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Sumo Grand Tournaments 2024 in Japan

Check out this famous and ancient Japanese sport in action!

Dates: January 14–28, 2024 | March 10–24, 2024 | May 12–26, 2024 | July 14–28, 2024 | September 8–22, 2024 | November 10–24, 2024

Sumo Grand Tournaments
Sumo Grand Tournaments
Sumo Grand Tournaments
Ryogoku Sumo Tokyo

The governing body of sumo—the Japan Sumo Association—organizes six tournaments annually: three of them are held in Tokyo in January, May, and September; one in Osaka in March, one in Nagoya in July, and one in Fukuoka in November. Fans of the sport and those just looking for a thrill come to Japan from all over the world to witness this intense spectacle.

Sumo Wrestling Rules

The simplicity of sumo is astonishing but makes it all the more interesting to watch. One detail to note in sumo is that there is no weight restriction in sumo meaning that someone smaller may end up fighting someone bigger. Seeing as how the whole point is to get someone to the ground or out of the ring this can certainly make for some interesting dynamics. The wrestlers are only ranked and moved to certain divisions based on their victory and loss record.

Locations

The sumo tournaments unfold in Japan's four major cities, Tokyo, Osaka, Nagoya, and Fukuoka. The Ryogoku Kokugikan Arena hosts the matches in Tokyo, while Edion Arena takes on the challenge in Osaka. Nagoya holds its share of the tournament in the Dolphins Arena. Fukuoka tournament takes place at Fukuoka Kokusai Center.

Schedule

Each sumo tournament or basho lasts for 15 days, beginning and ending on Sundays. The matches take place based on a division hierarchy, with lower division matches scheduled in the early morning from 8:30 am. Top division matches take place at 2 pm. The most competitive fighters go out onto the ring closer to 6 pm, but all the matches are supposed to finish before then.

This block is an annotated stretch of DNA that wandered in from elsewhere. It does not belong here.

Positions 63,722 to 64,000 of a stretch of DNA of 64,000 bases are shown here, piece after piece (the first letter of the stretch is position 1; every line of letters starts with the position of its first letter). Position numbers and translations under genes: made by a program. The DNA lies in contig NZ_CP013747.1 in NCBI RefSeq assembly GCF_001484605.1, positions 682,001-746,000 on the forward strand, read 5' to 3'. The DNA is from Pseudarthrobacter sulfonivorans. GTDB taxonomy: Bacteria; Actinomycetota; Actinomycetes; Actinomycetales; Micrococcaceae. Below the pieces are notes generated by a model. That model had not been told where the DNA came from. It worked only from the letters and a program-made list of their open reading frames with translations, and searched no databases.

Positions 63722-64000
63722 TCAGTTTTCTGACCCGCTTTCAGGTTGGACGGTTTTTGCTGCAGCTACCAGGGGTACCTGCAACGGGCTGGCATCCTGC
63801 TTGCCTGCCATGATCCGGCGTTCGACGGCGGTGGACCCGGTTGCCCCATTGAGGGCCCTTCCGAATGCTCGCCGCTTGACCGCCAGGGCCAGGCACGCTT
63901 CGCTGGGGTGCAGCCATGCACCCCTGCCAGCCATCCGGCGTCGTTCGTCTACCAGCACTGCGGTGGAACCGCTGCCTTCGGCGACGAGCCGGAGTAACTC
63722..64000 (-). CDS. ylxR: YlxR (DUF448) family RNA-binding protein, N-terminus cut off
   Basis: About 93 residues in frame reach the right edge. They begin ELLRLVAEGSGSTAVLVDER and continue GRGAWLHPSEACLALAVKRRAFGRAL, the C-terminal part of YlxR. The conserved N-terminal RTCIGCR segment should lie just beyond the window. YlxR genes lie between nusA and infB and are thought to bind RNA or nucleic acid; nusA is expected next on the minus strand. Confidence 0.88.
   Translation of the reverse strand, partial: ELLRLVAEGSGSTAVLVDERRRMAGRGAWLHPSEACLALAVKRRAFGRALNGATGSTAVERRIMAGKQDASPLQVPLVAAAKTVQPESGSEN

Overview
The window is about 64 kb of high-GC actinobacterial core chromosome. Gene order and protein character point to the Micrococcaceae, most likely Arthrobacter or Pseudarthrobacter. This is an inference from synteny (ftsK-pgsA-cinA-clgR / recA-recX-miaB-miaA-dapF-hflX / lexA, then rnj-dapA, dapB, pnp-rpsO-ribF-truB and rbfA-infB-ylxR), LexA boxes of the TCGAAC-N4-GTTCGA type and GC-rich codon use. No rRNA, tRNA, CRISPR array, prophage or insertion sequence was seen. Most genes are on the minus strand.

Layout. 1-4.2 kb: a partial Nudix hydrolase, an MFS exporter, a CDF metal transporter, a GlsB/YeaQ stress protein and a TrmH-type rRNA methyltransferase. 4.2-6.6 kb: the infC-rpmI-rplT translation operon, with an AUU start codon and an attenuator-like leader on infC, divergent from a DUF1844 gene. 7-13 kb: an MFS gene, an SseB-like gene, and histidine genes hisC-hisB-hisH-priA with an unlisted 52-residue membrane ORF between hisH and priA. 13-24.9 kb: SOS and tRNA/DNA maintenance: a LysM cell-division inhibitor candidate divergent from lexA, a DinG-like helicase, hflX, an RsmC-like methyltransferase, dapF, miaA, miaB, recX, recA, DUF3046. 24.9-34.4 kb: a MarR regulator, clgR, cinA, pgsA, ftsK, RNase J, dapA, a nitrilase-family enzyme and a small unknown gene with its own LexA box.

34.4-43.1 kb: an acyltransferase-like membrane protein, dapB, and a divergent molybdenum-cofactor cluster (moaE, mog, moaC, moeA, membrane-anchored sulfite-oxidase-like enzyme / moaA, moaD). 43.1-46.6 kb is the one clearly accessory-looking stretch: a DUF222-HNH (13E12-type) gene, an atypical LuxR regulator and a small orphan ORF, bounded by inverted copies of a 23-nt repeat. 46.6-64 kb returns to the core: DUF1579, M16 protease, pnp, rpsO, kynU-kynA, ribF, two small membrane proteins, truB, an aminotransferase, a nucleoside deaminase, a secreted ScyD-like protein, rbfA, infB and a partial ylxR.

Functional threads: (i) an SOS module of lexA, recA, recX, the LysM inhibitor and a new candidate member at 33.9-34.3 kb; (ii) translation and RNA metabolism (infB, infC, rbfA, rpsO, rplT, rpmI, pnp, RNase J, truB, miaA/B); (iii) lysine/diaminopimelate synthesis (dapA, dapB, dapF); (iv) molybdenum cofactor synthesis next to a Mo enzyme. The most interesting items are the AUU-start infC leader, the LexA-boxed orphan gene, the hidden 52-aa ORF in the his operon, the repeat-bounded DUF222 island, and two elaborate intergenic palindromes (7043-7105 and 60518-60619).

Seating & Tickets

When attending a sumo basho, you have several seating options: sitting in a modern chair or opting for traditional Japanese-style floor seating. There are Japanese-style box floor seats or ring-side floor cushion seats. You can pick a traditional option if you don't mind sitting for a few hours without back support. Ringside seats offer a closer view of the match but are less safe due to the close proximity to wrestlers.

Ring-side tickets cost 20,000 Japanese yen per person. Box seats for four guests range from 34,000 yen to 60,000 yen. There is also a box seat option for two people, which costs 19,000 yen. Chair seat tickets vary from 2,500 to 9,500 Japanese yen.

Sumo Museum

You can learn more about the sport if you see one of the sumo exhibitions in between sumo tournaments. Sumo Museum is located on the first floor of Ryogoku Kokugikan, where January, May and September tournaments take place. The exhibition is open from 12:30 pm to 4 pm, but is closed on Saturdays and Sundays, so plan ahead. Admission is completely free, you only need a ticket for the tournament.

Sumo Heya Morning Practice

You can also visit a sumo heya, or a sumo stable, where wrestlers train and stay. If you're in Tokyo, there's no need to travel far since numerous sumo stables are located in Ryogoku region. Because sumo practices are such an intimate and cherished occasions, regular attendees are required to be with a tour group that organizes such visits. The experience costs 26,000 yen per person and lasts approximately 90 minutes.

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